After a long streak of weekly gains, the major U.S. indexes fell this week as investors re-evaluated just how long they'd let stocks rise before cashing in some of those gains. Contributing to the pessimism during the week were lackluster economic reports out of China, leading investors to wonder whether growth for that global powerhouse may be slowing faster than expected. On the other hand, leading economic indicators in the U.S. rose faster than anticipated, while initial jobless claims fell more than expected.
By the time the dust had settled on Friday, the Dow Jones Industrial Average
The 3 Worst-Performing Sectors
Russell 3000 Sector
Weekly Price Change
Month-to-Date Price Change
Source: S&P Capital IQ. Weekly price change is March 16-March 23. Monthly price change is Feb. 29-March 23.
Aptly named fuel-cell maker FuelCell Energy
The company told investors that it plans to use the new capital for "growth capital and general corporate purposes." For a cash-flow negative company like FuelCell, the rough corporate-speak translation there is, "We're using this money to keep the lights on."
In a much more established but badly struggling industry, KB Home
The 3 Worst-Performing Russell 3000 Companies
Weekly Price Change
Source: S&P Capital IQ. Weekly price change is March 16-March 23. Includes only companies with market caps of $250 million or more.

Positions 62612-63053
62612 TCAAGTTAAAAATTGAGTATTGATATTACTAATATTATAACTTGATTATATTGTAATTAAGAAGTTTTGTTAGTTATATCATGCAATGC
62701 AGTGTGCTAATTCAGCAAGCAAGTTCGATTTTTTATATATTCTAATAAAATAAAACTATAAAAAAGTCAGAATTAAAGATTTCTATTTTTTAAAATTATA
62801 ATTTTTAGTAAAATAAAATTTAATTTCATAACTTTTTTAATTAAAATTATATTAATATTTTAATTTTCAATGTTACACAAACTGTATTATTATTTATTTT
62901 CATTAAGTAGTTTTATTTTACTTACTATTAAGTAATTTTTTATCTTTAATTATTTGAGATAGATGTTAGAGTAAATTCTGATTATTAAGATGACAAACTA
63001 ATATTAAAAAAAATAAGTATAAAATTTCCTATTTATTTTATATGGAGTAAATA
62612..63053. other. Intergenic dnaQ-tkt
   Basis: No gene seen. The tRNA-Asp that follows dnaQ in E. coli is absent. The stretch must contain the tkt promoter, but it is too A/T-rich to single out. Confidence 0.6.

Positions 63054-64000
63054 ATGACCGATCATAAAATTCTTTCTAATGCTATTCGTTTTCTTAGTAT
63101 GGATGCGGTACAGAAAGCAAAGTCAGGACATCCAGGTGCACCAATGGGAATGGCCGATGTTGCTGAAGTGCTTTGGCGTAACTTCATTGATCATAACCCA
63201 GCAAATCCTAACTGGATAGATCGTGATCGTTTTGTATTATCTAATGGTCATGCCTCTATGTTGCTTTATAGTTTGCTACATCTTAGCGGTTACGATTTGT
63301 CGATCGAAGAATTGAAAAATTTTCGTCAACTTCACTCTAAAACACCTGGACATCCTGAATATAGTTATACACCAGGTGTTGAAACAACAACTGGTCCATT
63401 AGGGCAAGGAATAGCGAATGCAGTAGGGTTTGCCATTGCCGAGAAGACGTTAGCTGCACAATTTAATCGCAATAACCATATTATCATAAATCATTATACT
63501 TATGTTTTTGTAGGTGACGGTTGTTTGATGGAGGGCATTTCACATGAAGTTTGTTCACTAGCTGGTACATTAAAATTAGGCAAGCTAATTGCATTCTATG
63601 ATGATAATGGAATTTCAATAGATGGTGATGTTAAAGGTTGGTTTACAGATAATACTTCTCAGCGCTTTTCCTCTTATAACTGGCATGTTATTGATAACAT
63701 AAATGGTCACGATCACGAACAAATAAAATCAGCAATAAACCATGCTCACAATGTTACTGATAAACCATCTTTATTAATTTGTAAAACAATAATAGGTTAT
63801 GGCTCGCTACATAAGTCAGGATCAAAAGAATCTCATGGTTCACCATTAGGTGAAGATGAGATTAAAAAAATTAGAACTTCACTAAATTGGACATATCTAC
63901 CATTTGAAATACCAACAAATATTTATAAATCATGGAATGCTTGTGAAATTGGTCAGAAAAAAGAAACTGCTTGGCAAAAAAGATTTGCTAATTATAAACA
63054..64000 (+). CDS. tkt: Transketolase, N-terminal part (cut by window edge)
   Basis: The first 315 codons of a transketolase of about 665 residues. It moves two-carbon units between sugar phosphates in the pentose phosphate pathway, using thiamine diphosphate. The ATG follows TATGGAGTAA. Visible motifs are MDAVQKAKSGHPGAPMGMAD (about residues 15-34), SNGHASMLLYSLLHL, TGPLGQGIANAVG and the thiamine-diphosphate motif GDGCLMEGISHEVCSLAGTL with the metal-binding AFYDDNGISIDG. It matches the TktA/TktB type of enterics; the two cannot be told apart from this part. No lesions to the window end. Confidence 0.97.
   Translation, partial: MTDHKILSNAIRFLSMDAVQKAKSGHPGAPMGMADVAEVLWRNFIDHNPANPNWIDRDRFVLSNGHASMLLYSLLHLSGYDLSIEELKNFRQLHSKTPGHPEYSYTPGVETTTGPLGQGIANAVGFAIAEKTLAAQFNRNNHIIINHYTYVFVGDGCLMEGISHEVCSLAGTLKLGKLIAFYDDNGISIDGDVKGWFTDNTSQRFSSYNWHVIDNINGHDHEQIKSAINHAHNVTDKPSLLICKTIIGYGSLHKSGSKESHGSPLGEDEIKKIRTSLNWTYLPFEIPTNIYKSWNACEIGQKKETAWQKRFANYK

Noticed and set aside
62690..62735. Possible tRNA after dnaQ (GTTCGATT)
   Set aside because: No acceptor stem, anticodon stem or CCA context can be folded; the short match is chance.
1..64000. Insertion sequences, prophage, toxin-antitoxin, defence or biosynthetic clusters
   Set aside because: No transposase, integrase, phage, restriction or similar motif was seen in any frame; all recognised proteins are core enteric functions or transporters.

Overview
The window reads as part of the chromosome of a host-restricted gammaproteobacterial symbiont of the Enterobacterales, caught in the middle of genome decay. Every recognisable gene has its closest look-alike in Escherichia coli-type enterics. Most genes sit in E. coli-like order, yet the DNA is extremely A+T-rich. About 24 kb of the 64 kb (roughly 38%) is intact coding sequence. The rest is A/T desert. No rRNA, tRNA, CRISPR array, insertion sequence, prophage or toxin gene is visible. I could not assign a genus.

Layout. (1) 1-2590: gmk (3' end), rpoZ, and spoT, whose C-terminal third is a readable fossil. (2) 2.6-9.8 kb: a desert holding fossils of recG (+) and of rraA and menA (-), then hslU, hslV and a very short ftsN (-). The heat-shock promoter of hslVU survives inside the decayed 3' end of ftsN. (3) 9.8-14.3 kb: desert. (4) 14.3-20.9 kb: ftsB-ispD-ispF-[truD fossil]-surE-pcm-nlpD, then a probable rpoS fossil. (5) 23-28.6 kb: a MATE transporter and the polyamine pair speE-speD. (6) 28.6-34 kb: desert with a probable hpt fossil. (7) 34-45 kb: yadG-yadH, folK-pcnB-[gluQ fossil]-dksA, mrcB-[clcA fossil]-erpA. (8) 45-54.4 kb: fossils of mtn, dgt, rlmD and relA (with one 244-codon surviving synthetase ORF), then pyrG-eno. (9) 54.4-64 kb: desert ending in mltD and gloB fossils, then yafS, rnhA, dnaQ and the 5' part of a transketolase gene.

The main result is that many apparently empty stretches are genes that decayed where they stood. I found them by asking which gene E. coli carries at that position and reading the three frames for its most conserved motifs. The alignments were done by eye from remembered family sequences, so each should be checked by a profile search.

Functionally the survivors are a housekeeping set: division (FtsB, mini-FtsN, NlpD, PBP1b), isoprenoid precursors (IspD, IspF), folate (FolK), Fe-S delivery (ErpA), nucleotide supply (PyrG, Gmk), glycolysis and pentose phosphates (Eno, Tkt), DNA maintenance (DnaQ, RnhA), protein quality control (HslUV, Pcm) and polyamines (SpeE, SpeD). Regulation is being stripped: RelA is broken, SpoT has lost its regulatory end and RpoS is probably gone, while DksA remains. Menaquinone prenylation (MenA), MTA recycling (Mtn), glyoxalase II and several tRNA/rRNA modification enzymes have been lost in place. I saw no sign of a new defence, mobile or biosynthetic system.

Also among the week's worst performers were Krispy Kreme Doughnuts
Krispy Kreme's stock gave investors a bellyache when earnings results were apparently not nearly sweet enough for them. The results of the doughnut maker's fourth quarter appeared positive -- revenue rose 11% from the previous year, while adjusted earnings per share of $0.06 matched analysts' estimates. Even better, the company forecasted full-year results above Wall Street's expectations. Investors were obviously hungry for even more, though, as they knocked shares down 12% for the week.
For First Solar, the week's disappointment came as new U.S. government tariffs on Chinese solar imports weren't as high as expected. For U.S. solar companies such as First Solar and SunPower, the concern is that the tariff of 2.9% to 4.73% wouldn't have the impact that investors had hoped for. However, as my fellow Fool Travis Hoium pointed out, more tariffs are still on the way, and furthermore, tariffs may not have much of an impact on the industry anyway. Nevertheless, First Solar shed 10% on the week.
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Fool contributor Matt Koppenheffer has no financial interest in any of the companies mentioned. You can check out what Matt is keeping an eye on by visiting his CAPS portfolio, or you can follow Matt on Twitter @KoppTheFool, or on Facebook. The Fool's disclosure policy prefers dividends over a sharp stick in the eye.